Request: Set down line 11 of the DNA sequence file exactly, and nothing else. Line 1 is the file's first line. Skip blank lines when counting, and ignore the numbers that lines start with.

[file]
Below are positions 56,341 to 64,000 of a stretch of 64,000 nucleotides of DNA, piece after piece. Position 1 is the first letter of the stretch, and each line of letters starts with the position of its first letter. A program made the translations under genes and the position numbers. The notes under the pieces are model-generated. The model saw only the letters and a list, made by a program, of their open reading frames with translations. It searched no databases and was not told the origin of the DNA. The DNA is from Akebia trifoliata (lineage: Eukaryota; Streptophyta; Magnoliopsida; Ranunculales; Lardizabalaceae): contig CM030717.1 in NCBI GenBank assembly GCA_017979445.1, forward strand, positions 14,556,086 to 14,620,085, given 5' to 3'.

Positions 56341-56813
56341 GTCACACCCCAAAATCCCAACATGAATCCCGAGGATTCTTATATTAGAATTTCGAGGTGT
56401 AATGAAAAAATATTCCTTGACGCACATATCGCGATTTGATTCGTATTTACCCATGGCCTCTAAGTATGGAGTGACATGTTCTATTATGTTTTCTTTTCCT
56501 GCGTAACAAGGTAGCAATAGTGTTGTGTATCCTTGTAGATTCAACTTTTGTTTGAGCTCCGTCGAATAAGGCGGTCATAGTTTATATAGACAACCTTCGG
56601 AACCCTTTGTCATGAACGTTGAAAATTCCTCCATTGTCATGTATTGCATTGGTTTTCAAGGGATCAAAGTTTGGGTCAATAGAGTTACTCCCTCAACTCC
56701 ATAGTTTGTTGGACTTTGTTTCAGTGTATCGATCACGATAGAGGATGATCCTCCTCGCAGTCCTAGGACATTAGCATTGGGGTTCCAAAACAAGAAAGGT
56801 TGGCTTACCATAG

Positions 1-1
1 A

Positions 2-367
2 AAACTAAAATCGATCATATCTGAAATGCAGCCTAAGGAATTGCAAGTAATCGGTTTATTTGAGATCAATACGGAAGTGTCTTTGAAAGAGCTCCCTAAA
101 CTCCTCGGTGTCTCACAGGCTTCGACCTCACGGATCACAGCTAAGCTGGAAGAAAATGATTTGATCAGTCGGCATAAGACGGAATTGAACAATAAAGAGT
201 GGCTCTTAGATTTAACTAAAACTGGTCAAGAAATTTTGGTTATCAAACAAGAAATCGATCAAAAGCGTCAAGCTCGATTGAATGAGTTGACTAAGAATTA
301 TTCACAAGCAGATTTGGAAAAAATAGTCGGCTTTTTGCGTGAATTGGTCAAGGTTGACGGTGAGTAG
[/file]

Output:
Positions 2-367